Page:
Revolt of the snack mom
Just one little word, but it was enough to jolt me up at 4 a.m. and send me racing to the kitchen in a cold sweat. I had forgotten -- how could I have forgotten? -- that I had volunteered to bring snack food for 30 children to my daughter’s preschool at 8:30 a.m. And not just any snack food. It had to consist of fruit and/or vegetable plus protein and/or complex carbohydrate and be prepared in individual, child-sized servings.
Frantic, I searched the cupboards. Pasta, cereal -- who was I kidding?
It’s a feeling I suspect most parents -- particularly mothers -- get a lot these days.
Having kids is the simplest biological imperative there is. But, somehow, we let “having kids” get turned into “parenting,” which is more or less a full-time job, with logistical challenges that would bring a CEO to his knees.
Modern parenting is wildly labor-intensive from Day 1. Modern babies, we’re told, won’t even sleep unless their parents camp out on the floor and stagger up blearily to provide reassurance every few hours. Then there’s the infant feeding mantra “breast is best,” which requires someone-who-just-happens-to-be-female to be physically attached either to a baby or to a milk-pumping machine every couple of hours for, oh . . . a year or so per child. Hey, no problem! It’s not like you wanted to get any work done, right, ladies?
From there, we move smoothly (or not) to infant swim classes and play groups (miss those crucial early skills-building opportunities and your child may never catch up). Then there’s preschool and the making of complex snacks and lunches. Next, there’s soccer and ballet and tutoring and the endless chauffeuring of children to activities, a process that pretty much eliminates parental free time on the weekends, in addition to eliminating children’s time for free, unstructured play.
But this doesn’t matter because modern parenting also mandates nonstop paranoia, which means that a good parent must never, ever permit children to play freely and without adult supervision anyway. Leave children alone and they might drown in a half-full bucket of water, find and eat a poisonous plant, get hit by a car or wander off with the neighborhood pedophile. So you have to drive them to school and accompany them to the playground, and . . . and . . . and. ...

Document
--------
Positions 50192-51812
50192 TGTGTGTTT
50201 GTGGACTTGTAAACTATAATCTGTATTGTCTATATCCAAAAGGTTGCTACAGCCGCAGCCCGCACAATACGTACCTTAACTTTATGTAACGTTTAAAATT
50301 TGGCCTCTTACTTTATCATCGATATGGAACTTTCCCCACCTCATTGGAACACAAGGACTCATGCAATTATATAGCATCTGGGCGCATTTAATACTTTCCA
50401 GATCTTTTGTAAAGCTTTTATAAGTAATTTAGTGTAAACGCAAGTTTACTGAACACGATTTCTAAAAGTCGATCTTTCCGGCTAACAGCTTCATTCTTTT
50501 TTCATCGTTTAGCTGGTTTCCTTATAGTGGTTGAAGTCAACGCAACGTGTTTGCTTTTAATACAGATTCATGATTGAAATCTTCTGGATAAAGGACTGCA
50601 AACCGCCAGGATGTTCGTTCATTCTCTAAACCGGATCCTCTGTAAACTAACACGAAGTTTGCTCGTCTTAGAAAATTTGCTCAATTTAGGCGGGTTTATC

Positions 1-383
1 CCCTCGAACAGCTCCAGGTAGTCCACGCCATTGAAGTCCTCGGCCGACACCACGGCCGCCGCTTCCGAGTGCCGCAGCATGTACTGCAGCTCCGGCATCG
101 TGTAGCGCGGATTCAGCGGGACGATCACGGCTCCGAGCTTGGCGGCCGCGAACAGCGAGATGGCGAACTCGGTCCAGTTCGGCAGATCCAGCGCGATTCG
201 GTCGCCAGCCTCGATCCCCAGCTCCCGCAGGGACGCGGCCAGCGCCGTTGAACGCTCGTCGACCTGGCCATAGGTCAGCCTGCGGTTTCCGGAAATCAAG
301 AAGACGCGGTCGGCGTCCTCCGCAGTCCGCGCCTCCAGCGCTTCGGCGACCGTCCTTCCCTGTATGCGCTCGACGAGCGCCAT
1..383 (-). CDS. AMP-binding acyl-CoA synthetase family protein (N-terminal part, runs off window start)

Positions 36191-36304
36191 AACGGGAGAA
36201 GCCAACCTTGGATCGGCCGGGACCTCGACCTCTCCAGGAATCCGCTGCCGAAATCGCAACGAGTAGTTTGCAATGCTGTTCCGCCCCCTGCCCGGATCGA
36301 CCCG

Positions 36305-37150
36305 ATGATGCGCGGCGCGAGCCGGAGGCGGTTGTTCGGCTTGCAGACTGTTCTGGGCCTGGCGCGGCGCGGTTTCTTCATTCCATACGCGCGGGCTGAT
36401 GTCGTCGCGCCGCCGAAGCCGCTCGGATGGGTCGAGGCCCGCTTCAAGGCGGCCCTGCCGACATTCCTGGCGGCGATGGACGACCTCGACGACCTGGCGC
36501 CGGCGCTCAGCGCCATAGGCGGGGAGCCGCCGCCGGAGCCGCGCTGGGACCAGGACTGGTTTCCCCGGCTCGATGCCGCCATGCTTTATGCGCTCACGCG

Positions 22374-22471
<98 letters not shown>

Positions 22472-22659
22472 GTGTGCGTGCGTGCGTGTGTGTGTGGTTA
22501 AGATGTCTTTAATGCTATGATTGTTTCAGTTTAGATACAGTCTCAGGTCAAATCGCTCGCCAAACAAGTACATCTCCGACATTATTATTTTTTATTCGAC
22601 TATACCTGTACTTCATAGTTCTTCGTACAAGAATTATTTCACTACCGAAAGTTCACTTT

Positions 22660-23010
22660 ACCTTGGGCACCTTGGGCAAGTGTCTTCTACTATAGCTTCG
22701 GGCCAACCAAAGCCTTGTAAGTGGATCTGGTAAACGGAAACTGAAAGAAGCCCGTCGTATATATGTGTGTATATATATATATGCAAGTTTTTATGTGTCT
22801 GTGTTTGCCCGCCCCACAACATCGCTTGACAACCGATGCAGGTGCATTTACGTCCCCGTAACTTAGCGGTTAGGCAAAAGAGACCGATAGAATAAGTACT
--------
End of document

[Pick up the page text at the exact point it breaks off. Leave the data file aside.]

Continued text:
All this, of course, is insane.
We know it too. Just ask any of the exhausted parents hovering limply around their third soccer game of the weekend.
Intensive parenting is a relatively recent American invention, and the evidence suggests that it’s not one of our better contributions to humanity. That mad swirl of activities? You get burned-out kids incapable of entertaining themselves. That homework you and your first-grader struggle through? It has zero educational benefit. That superhuman effort you make to protect your kids from every conceivable danger? It’s not necessarily helpful if it means they never learn how to evaluate dangers for themselves. Someday, our kids will have to function without us.
And, um, how about us grown-ups?
It’s not a coincidence that the emergence of the modern ideology of intensive parenting directly tracks the large-scale entry of women -- especially mothers -- into the workplace. In 1975, 39% of women with children under 6 worked. By 2000, 65.3% of them did.
Decades ago, when most mothers didn’t work outside the home, there was far less cultural anxiety about child development, safety and “parenting skills.” Stay-at-home moms of the 1960s cheerfully sent the kids outside for hours of unsupervised neighborhood play while they did housework (or maybe just had a stiff drink). Only when large numbers of mothers did the unthinkable -- found paid work -- did Americans suddenly “discover” that truly effective “parenting” requires at least one adult to be focused 24/7 on the children and their “needs.” Surprise!
Of course, it’s virtually impossible for parents to hold down two full-time paying jobs and also manage the full-time job of modern intensive parenting. Something has to give -- and much of the time, it’s still the woman’s free time, or even her career, that goes. Since 2000, more women with young children have begun to give up on the workplace, reversing the 20th century’s trend. By 2004, the percentage of women with children under 6 who worked was down to 62.2%.
What to do? In the long run, the workplace needs to be more flexible to accommodate parents -- both women and men -- who value the making of families as well as the making of money. But that will take decades.
In the short run, we can all do our bit to restore sanity -- to change “parenting” back into “having kids.” Intensive parenting? Resist it! It’s not so hard. Cut the soccer. Tell the kids to go out to play for a little while. And, of course . . . just say no to snack.